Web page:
For instance it debuted the first diesel-electric locomotive in North America in 1928, developed by CNR chief of motive power C.E. Brooks. The boxcab locomotive was a multi-unit design, #9000, with each unit producing 1,300 hp and could be mu’ed or operated independently. The CNR also studied the advantages of streamlining. Interestingly, the railroad found greater benefit for the design in improving crew visibility by a steam locomotive’s smoke exhaust over its aesthetic appeal. The CNR was also well known for producing specialized freight equipment and did not hesitate to test and build new car types which may more efficiently move freight. Lastly, the railroad pioneered the use of ditch lights in the 1950s and the now standard “safety cab” design.
With the CNR one of the two largest Canadian railroads it probably goes
without saying that the railroad fielded a large passenger train fleet.
For us Americans its best remembered trains were probably names like
the Maple Leaf, International Limited, Montrealer, Washingtonian and Ambassador.
However, these were only its intercity trains, which served US cities.
To Canadians the railroad’s best remembered trains were probably the Super Continental and Continental Limited,
which operated across the entire country connecting Montreal and
Toronto with Vancouver. It should be noted for railfans and those
interested in rail history the
CNR operated much second-hand equipment from US roads, most famous of
which was probably the Milwaukee Road’s famous Super Domes and Skytops
(which were no longer needed after the railroad gave up its Olympian Hiawatha
passenger train in 1961). The CNR also operated numerous commuter
operations, which were electrified. These systems, using boxcab
electric locomotives (or “motors”), mostly served Toronto and Montreal
but they also stretched as far south as Port Huron, Michigan.
The Canadian National Railway faced increasing competition and
falling profits just like its US counterparts after the dizzying
traffic volumes of World War II, although being nationalized it was
forced to hold on to most of its lines, no matter how small or
insignificant, as late as the early 1990s. In 1960 the railroad had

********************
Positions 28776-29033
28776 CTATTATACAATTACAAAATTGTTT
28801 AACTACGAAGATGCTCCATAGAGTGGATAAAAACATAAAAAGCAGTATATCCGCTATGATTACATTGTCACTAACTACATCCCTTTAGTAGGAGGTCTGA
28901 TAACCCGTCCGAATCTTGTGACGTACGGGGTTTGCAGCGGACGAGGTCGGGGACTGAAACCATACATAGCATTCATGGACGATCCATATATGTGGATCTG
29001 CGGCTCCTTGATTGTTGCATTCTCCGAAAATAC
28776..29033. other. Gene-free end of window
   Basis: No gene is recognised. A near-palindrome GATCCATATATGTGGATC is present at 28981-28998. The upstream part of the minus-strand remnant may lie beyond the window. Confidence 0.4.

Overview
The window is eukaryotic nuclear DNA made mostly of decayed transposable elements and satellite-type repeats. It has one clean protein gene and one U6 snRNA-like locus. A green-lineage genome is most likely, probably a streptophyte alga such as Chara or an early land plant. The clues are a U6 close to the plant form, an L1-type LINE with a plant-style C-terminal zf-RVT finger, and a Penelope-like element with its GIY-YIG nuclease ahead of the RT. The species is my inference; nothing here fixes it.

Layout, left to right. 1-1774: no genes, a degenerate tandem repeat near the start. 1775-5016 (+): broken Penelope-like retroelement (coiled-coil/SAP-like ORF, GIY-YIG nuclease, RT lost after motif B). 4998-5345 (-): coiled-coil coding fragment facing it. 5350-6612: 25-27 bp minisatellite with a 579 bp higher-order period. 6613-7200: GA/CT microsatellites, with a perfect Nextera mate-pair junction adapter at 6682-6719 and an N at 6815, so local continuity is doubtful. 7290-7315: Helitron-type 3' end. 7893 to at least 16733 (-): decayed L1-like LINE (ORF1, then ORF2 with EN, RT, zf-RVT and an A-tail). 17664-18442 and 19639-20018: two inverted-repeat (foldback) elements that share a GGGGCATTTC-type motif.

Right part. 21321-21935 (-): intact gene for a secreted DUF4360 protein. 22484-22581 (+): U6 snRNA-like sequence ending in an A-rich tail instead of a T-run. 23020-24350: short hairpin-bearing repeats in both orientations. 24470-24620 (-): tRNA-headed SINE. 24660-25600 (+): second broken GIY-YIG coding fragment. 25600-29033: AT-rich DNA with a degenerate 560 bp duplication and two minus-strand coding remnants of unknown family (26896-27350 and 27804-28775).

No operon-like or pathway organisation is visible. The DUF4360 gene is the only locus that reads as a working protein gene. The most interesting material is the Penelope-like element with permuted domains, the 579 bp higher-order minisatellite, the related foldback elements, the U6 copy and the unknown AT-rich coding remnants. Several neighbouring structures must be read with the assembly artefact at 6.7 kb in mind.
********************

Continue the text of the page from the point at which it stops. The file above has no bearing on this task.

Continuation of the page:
completed dieselization and a year later its beautiful Maple Leaf logo
and pale green, black and yellow livery was shed for a modernized logo
(dubbed the “wet noodle”, with the railroad dropping the “R” and was now
known only as the “CN”) and orange, black and white paint scheme (a logo and livery it holds to this day). In the late 1970s CN sold off most of its non-railroad holdings and
due to it’s stagnate financial condition the Canadian government finally
disposed of the railroad in 1995 making it a private system.
Northland: (Toronto - North Bay/Timmins/Kapuskasing, Ontario)
Ocean Limited: (Montreal - Halifax)
Scotian: (Montreal - Halifax)
Super Continental: (Montreal/Toronto - Vancouver)
of this setup were many. First, it was able to shed its VIA CN
commuter operation established in 1976, which was taken over by the
government and renamed VIA Rail Canada. The railroad was also able to
shed thousands of miles of redundant and light density branch lines.
Soon after its privatization CN purchased the Illinois Central Railroad
in 1998 giving it direct access into the heart of the US reaching New
Orleans. Then, in late 2007 it announced its intention to purchase the
Elgin, Joliet & Eastern Railway as a bypass around congested
Chicago. Today, the CN is one of the top North American Class I systems
earning healthy profits in a
revitalized industry. Whether its name will remain in the next round of
mega-mergers is unknown but what is certain is that the railroad will
at least be a major player when they do occur. To visit Canadian National's official website please click here.